Over the past year I have been fortunate to observe Anne Smith and Maura Moritz as they teach using their multimedia fishbowl process. They not only allowed me to observe them in class but committed their time over the summer allowing me to interview them about their engaging instructional activity - the multimedia fishbowl.
Furthermore, we are now published! Yes, our article was accepted and is now published within the Journal of School Educational Technology. I have included the citation and abstract below for those who are interested.
Folkestad, J., Smith, A., & Moritz, M. (2009). Phenomenology of a multimedia fishbowl: A learning ecosystem that encourages individuals to innovate through collaborative discovery. I-manager’s Journal on School Educational Technology, 5(1), 66-80.
Abstract: The success of each nation will depend on the agility of its citizens to acquire and utilize knowledge. In response to this imperative governments have crafted and followed rigorous educational strategies. For example, the European Union’s Lisbon Agreement outlines an agenda for education and training focusing on educational benchmarks and indicators. The United Kingdom outlines their national strategy in “Every Child Matters” and the United States defines rigorous learning goals within “No Child Left Behind.” Despite almost a decade of work to transform the quality and reach of education, these strategies have proven insufficient to significantly raise citizens’ academic performance.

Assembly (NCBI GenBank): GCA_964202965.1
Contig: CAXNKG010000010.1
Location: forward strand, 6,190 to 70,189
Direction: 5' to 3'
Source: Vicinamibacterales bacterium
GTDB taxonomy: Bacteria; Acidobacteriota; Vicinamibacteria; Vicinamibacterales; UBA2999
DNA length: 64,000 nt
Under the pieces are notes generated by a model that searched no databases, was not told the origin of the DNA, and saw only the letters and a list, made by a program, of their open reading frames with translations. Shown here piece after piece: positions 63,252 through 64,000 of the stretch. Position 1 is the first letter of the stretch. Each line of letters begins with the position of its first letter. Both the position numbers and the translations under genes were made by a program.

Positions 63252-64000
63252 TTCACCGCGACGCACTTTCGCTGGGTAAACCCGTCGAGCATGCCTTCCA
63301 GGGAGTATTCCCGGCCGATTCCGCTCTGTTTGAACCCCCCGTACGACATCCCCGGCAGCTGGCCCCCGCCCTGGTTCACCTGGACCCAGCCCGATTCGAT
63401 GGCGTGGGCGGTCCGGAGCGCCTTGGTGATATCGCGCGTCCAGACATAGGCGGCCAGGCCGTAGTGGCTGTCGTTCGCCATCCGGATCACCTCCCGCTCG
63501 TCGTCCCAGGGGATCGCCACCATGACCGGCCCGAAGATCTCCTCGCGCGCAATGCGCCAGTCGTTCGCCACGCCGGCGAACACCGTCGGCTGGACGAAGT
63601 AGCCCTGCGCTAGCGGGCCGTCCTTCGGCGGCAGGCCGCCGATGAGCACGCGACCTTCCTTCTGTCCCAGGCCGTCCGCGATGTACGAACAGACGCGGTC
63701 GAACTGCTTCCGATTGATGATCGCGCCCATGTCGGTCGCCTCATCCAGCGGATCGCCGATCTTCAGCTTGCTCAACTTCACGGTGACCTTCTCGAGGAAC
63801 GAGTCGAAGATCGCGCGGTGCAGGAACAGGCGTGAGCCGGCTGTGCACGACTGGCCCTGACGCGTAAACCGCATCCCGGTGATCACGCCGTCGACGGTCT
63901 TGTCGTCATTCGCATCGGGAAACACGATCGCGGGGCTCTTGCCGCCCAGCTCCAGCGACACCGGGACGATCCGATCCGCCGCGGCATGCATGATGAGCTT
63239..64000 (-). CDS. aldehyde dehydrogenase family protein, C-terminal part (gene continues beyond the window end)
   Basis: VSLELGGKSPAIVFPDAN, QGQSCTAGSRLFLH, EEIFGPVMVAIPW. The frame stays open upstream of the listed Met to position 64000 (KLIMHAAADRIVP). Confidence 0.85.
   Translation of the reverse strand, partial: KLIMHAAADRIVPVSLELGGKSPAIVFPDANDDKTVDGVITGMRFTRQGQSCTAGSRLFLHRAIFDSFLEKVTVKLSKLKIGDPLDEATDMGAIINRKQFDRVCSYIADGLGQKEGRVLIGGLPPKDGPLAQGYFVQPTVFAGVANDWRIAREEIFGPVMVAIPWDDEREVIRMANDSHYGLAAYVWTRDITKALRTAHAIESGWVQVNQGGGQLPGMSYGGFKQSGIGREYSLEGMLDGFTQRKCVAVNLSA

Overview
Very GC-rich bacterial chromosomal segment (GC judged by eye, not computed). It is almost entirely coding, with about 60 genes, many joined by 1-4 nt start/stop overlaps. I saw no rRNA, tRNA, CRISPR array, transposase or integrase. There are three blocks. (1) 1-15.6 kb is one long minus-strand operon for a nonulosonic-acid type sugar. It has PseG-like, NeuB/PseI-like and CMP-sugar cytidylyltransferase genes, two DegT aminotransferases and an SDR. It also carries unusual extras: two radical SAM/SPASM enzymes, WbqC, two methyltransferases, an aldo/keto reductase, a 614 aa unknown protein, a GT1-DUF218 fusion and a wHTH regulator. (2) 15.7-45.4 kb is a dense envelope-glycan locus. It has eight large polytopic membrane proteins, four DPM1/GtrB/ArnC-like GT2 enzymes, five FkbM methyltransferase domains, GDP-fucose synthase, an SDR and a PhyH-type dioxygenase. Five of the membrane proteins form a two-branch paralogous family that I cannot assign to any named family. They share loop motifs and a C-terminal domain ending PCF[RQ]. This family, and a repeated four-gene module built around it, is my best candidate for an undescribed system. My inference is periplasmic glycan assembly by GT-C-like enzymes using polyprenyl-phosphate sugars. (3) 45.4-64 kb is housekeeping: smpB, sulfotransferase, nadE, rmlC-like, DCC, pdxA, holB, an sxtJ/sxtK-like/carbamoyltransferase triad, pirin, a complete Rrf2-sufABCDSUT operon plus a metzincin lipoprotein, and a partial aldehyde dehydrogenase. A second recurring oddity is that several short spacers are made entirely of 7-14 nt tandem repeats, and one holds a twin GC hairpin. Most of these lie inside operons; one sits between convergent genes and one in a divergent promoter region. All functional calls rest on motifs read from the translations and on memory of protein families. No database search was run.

The problem is that “top down” strategies themselves are part of the systemic issue. In the old industrial system, benchmarks and indicators were sufficient to encourage school-level improvements. However, we need to move beyond promoting/demanding innovation from the local schools and teachers (via benchmarks), to engaging each individual learner to innovate their scholarship. This phenomenology examines an innovative use of streaming video, live-blogging, and discussion to create an ecosystem that places the student at the center of the learning, allowing them to use the Internet and freely-available collaborative tools to acquire new information and to work together in discovery.